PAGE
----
Wojcicki v. SCANA/SCE&G
ORDER AND OPINION denying as moot 46 Motion for Reconsideration ; denying 47 Motion for Reconsideration. Signed by Honorable J Michelle Childs on 8/9/2017.(asni, )
IN THE UNITED STATES DISTRICT COURT
FOR THE DISTRICT OF SOUTH CAROLINA
Joseph Edward Wojcicki,
Civil Action No.: 3:14-cv-00838-JMC
ORDER AND OPINION
This matter is before this court upon Plaintiff’s pro se Amended Motion for
Reconsideration (ECF No. 47),1 the court’s Order (ECF No. 43), entered on January 17, 2017,
dismissing Plaintiff’s Complaint (ECF No. 1), without prejudice and without issuance and
service of process. For the reasons discussed below, the court DENIES Plaintiff’s Amended
Motion for Reconsideration. (ECF No. 47.)
On March 11, 2014, Plaintiff filed a Complaint against Defendants. (ECF No. 1.) On
June 27, 2014, the Magistrate Judge issued a Report and Recommendation (“Report”)
recommending that the Complaint be dismissed without prejudice and without issuance and
service of process. (ECF No. 25.) On January 19, 2016, this court denied Plaintiff’s Motion for
Request for Legal Assistance and for Reverse Summary Judgment. (ECF No. 36.) On January
28, 2016, Plaintiff filed a Motion for Reconsideration regarding the Order on Motion for Request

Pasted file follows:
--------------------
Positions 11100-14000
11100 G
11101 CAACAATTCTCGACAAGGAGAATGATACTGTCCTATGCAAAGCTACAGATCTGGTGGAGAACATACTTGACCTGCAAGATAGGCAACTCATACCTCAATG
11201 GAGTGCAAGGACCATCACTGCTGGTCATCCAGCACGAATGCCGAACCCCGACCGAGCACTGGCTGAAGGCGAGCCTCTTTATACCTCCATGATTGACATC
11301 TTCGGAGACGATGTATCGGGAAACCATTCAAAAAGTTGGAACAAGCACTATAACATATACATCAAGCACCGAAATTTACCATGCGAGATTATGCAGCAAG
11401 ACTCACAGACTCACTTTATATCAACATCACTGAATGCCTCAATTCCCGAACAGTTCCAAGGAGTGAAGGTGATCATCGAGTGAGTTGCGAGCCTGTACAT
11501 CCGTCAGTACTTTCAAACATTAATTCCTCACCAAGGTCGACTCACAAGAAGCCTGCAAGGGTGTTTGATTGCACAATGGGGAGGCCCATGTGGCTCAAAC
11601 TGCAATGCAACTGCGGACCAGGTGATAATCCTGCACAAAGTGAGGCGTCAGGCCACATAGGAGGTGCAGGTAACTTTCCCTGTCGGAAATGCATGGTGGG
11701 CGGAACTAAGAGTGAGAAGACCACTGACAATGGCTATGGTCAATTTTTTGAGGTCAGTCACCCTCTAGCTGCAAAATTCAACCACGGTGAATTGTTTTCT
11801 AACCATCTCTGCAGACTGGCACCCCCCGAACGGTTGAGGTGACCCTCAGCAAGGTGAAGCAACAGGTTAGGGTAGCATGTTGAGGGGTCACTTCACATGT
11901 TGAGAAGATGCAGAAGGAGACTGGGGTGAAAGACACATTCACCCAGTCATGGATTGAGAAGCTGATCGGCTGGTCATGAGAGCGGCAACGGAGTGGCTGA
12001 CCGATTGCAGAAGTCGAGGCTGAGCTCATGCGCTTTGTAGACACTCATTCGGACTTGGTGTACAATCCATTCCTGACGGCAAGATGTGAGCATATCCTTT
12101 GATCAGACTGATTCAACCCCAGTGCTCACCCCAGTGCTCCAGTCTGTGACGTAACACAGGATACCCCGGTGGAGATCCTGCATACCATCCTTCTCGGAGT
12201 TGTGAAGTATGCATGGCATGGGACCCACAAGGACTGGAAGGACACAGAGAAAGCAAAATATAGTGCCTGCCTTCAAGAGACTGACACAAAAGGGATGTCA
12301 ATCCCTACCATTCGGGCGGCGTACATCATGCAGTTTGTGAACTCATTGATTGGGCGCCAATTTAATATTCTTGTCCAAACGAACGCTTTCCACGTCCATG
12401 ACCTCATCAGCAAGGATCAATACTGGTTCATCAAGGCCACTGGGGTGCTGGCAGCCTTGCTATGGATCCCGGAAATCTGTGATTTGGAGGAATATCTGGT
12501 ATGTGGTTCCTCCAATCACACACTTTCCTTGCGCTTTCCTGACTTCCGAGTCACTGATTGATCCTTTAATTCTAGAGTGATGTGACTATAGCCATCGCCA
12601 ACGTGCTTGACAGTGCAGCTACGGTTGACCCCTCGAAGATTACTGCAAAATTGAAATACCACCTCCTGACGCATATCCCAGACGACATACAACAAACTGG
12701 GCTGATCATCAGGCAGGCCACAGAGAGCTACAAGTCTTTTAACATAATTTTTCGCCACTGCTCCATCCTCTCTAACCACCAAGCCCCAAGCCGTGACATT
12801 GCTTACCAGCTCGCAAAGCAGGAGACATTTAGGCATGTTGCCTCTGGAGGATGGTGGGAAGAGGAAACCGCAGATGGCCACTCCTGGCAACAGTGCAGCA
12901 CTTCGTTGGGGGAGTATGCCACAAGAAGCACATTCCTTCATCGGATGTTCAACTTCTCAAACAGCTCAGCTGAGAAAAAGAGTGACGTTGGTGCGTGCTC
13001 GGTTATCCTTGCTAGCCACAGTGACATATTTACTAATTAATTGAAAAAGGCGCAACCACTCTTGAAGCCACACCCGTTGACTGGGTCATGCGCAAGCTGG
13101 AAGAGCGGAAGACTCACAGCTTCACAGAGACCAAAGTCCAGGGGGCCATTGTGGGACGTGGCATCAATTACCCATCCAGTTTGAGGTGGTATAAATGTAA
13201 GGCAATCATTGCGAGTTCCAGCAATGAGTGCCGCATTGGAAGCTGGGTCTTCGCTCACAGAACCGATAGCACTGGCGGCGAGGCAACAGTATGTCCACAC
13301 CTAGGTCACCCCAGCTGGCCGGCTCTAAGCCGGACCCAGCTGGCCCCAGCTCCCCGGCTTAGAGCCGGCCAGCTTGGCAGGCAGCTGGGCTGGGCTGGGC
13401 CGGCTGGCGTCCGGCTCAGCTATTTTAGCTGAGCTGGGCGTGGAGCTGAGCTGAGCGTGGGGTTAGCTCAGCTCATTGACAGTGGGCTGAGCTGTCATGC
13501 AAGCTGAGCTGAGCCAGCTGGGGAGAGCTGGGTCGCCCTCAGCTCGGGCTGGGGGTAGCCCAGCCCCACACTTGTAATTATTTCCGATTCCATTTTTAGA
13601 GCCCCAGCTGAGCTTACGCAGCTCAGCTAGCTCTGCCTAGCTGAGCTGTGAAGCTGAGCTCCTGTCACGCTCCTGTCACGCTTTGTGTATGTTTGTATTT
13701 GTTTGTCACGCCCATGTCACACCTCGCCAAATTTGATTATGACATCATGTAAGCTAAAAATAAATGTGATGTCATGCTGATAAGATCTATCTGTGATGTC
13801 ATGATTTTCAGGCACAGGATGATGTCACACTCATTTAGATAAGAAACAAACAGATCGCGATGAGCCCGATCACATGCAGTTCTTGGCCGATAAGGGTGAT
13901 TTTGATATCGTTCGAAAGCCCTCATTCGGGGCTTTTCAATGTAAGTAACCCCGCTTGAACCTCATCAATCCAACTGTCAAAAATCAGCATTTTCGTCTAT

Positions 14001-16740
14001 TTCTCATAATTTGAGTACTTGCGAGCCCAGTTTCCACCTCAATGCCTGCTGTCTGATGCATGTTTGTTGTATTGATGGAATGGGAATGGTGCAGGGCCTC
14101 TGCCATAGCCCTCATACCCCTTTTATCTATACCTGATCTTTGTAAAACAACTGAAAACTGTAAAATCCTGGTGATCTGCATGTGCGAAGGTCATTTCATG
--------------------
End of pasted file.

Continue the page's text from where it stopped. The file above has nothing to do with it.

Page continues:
for Legal Assistance and for Reverse Summary Judgment (ECF No. 38); that motion was denied
On January 27, 2017, Plaintiff filed a Motion for Reconsideration (ECF No. 46), Plaintiff
subsequently filed an Amended Motion for Reconsideration on January 30, 2017, (ECF No. 47),
therefore the court denies Plaintiff’s Motion for Reconsideration (ECF No. 46), as moot.
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on April 4, 2016. (ECF No. 41.) On January 17, 2017, this court adopted the Magistrate Judge’s
Report and Recommendation (ECF No. 25), and dismissed this action without prejudice and
without issuance and service of process. (ECF No. 43.) On January 30, 2017, Plaintiff filed an
Amended Motion for Reconsideration (ECF No. 47), to the Order ruling on the Report and
Recommendation. (ECF No. 43.)
LEGAL STANDARD AND ANALYSIS